Birmingham: a poem

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author, 1853 - 290 pages
 

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Page 272 - Soon shall thy arm, unconquered steam, afar Drag the slow barge or drive the rapid car ; Or, on wide-waving wings expanded, bear The flying chariot through the fields of air...
Page 40 - And rolls through all things. Therefore am I still A lover of the meadows and the woods And mountains, and of all that we behold From this green earth, of all the mighty world Of eye and ear, both what they half create And what perceive ; well pleased to recognize In Nature and the language of the sense The anchor of my purest thoughts, the nurse, The guide, the guardian of my heart, and soul Of all my moral being.
Page 266 - And certainly no man ever bestowed such a gift on his kind. The blessing is not only universal, but unbounded ; and the fabled inventors of the plough and the loom, who were Deified by the erring gratitude of their rude contemporaries, conferred less important benefits on mankind than the inventor of our present steam-engine.
Page 219 - The vapors which gather round the rising sun, and follow it in its course, seldom fail, at the close of it, to form a magnificent theatre for its reception, and to invest with variegated tints, and with a softened effulgence, the luminary which they cannot hide Though I disapprove of his [Dr.
Page 266 - It is the same great power which now enables us to pay the interest of our debt, and to maintain the arduous struggle in which we are 'still engaged, with the skill and capital of countries less oppressed with taxation. But these are poor and narrow views of its importance. It has increased indefinitely the mass of human comforts and enjoyments, and rendered cheap and accessible all over the world the materials of wealth and prosperity.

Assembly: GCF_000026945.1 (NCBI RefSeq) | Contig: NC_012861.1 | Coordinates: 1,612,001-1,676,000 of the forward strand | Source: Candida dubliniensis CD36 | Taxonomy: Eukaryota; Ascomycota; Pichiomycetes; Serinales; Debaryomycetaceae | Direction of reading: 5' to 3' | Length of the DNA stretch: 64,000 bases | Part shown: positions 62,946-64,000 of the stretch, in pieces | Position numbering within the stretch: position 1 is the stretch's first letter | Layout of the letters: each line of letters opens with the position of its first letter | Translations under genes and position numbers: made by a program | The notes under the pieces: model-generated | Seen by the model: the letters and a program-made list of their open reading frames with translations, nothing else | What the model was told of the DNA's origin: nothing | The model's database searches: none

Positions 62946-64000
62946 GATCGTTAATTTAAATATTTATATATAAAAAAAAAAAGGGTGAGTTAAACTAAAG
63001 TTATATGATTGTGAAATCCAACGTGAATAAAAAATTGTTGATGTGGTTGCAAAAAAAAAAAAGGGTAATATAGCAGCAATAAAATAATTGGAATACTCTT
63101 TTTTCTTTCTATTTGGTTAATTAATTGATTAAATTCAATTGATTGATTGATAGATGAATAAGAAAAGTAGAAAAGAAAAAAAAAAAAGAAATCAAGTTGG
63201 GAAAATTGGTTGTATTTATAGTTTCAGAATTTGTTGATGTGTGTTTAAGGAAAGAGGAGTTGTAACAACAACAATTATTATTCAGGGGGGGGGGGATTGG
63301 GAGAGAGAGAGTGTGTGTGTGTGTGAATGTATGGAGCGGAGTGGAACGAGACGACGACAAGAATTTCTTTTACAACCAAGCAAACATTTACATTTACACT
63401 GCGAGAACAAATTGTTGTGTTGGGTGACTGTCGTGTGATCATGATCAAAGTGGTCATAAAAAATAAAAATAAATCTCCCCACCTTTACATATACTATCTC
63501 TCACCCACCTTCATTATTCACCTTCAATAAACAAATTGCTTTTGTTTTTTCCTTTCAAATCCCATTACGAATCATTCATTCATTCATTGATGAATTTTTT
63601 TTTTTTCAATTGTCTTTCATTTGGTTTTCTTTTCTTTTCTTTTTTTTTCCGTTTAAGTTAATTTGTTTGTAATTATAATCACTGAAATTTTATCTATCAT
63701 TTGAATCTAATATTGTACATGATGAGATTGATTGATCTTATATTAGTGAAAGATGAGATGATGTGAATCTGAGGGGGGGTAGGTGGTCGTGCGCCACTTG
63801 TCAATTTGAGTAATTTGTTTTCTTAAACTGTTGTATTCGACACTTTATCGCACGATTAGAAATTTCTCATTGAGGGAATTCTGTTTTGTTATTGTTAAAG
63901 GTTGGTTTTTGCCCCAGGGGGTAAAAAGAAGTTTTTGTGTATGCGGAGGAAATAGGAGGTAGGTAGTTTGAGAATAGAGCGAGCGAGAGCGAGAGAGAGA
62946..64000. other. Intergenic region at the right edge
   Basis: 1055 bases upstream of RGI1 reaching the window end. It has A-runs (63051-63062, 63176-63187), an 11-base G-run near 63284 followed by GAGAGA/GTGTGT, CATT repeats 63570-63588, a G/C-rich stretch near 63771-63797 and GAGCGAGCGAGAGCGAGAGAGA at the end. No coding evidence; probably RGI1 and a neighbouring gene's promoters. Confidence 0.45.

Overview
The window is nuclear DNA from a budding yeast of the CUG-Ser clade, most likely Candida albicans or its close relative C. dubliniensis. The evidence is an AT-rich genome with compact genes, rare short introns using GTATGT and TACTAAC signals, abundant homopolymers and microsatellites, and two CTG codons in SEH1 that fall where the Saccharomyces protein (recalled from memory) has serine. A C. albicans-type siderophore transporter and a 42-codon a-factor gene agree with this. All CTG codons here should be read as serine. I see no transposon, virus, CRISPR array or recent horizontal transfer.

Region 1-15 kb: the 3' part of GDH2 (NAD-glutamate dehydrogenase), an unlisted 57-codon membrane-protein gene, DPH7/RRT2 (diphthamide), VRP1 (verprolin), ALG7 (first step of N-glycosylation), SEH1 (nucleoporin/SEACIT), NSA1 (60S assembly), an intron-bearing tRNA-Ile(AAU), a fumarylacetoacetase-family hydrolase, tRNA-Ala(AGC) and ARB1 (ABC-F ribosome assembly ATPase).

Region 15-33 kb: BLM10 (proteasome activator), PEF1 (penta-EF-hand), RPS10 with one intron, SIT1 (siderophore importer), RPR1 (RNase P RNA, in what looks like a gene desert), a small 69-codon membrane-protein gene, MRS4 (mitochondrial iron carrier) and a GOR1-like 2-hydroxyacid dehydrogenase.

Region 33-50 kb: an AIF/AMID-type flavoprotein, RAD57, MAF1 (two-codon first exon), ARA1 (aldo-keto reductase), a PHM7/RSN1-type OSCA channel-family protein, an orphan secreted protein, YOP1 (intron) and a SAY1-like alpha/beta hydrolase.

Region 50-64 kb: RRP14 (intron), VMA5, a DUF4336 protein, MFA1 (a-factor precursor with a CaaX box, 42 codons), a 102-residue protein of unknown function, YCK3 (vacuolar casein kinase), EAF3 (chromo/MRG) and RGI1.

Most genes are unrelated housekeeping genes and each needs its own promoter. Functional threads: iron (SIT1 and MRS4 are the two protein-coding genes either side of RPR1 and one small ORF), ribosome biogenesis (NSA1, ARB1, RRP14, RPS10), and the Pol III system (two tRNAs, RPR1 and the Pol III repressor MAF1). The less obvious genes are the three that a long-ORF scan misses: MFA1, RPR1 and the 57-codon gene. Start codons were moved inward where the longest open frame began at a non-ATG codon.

Page 219 - ... or those who have opposed him, will be alike forgotten. Distinguished merit will ever rise superior to oppression, and will draw lustre from reproach. The vapours which gather round the rising sun, and follow it in its course, seldom fail at the close of it to form a magnificent theatre for its reception, and to invest with variegated tints, and with a softened effulgence, the luminary which they cannot hide...
Page 218 - I told her that she had never approached me without diffusing a ray of pleasure over the mind, except when any little disagreement had happened between us. She replied, " I can say more " than that. You never appeared in my sight, " even in anger, without that sight giving me
Page 219 - His enlightened and active mind, his unwearied assiduity, the extent of his researches, the light he has poured into almost every department of science, will be the admiration of that period, when the greater part of those who have favoured, or those who have opposed him, will be alike forgotten.
Page 236 - ... the pattern card of his trade, and was drawn by a beautiful pair of cream-coloured horses. His inclination for letters induced him, in 1750, to turn his thoughts towards the press.
Page 219 - The religious tenets of Dr. Priestley appear to me erroneous in the extreme ; but I should be sorry to suffer any difference of sentiment to diminish my sensibility to virtue, or my admiration of genius. From him the poisoned arrow will fall pointless. His enlightened and active mind, his unwearied assiduity, the extent of his researches, the light he has poured into almost every department of science, will be the admiration of that period, when the greater part of those who have...

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